Becoming a foster carer, 11 myths demystified

There are still many misconceptions about who can foster. Here are the top 11.

I can’t foster because…

  1. I’m too old. Your age is not a barrier to becoming a foster carer.
  1. I am single. Anyone can foster regardless of whether they have a partner or not.
  1. I’ve got pets. So long as your pet is well behaved around children, then a pet can be a positive presence for a foster child.
  1. I won’t be able to go away on holiday. Being a foster parent won’t stop you from going away on holiday. You may be able to take you foster child with you or other arrangements can be made for their care during your holiday.
  1. I don’t own my home. People renting can foster. If you rent you will need to get a letter of permission from your landlord to have foster children living with you. The most important thing about you home is having enough space for a foster child.
  1. My income isn’t enough. Whatever your income you can apply to be a foster carer. Foster carers are paid a fee and an allowance for providing care for the child.
  1. I am religious. Foster children come from all different backgrounds, ethnicities and religions. Your religion is not a barrier to becoming a foster carer so long as the foster child’s religion is respected and supported.
  1. I have a troubling history. You may have a history of alcohol or drug use, you may have dropped out of school or perhaps you were brought up in an environment where your parents lacked necessary parenting skills. Whilst you might see these elements of your history as a barrier, the most important thing is how you have moved past these problems. In some cases a troubling past may make you a positive role model for a foster child.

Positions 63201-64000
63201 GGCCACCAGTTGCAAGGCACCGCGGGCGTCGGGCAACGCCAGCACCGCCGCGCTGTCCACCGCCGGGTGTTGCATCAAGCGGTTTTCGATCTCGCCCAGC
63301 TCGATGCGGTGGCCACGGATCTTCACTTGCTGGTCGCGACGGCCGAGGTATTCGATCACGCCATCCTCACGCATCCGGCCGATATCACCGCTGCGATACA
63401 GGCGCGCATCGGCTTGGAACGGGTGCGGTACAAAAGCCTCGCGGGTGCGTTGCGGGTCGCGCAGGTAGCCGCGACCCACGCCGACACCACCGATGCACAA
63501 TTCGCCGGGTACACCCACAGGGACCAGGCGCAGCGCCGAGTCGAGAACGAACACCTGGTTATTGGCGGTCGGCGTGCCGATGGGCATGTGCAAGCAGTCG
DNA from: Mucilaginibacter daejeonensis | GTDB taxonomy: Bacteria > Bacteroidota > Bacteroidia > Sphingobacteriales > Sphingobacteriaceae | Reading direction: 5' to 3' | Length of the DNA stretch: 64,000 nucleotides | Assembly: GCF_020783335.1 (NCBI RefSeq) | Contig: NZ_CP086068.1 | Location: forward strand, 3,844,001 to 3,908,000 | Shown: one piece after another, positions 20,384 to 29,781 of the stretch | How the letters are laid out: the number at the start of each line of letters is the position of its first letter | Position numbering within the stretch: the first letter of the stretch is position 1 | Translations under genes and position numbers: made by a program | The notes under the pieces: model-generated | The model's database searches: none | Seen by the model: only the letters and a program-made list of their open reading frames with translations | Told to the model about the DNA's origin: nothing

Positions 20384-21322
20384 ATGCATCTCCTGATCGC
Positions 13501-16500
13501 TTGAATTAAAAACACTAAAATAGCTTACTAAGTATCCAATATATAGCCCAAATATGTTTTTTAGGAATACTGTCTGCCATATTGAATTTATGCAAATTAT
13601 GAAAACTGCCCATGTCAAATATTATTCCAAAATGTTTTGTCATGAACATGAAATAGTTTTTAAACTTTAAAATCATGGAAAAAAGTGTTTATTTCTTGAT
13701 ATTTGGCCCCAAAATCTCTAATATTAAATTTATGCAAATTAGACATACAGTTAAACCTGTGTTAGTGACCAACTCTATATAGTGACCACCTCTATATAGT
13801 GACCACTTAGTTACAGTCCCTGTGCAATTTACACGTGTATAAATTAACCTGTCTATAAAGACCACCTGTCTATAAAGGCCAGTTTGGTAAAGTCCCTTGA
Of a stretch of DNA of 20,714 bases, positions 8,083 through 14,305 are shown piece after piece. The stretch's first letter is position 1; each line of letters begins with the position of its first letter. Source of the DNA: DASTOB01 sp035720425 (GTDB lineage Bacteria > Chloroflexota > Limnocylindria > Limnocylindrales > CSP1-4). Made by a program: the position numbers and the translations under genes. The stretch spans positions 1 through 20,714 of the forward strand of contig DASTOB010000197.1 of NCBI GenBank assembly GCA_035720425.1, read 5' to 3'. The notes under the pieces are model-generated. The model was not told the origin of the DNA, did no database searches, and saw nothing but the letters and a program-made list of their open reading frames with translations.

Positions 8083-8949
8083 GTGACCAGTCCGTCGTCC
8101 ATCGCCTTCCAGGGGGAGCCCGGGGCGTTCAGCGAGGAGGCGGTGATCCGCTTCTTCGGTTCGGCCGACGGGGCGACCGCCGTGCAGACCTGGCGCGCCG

1. We’re a same-sex couple. Some foster children come with a history that means it is more appropriate for them to be cared for by two people of the same sex.
  1. I have a criminal record. Having a criminal record does not automatically disqualify you for foster care. It depends on the type of offense and the circumstances. Be honest from the start.

  2. I don’t want to foster children of any age. You do not have to be open to children of all age groups. You are allowed to specify the age of the child you want to foster. Some foster carers only want to look after babies or young children, some specify that they’re only open to caring for teenagers.

This is part 3 of our 5-part guide to foster caring. To read part 4 click here

To read the rest of the guide click here

Achieving for Children is a social enterprise company created by the Royal Borough of Kingston upon Thames and the London Borough of Richmond upon Thames to provide their children's services. To find out more click here

To find out about fostering visit www.achievingforchildren.org.uk
Call: 0800 085 7072 or email fostering.info@richmond.gov.uk

For support on fostering contact New Family Social, the charity for LGBT adoption and fostering: www.newfamilysocial.org.uk

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  1. […] to part 1: The Rewards of becoming a foster carer Go to part 2: Becoming a foster carer, 11 myths demystified Go to part 3: Types of fostering placements Go to part 4: Applying to foster: the […]

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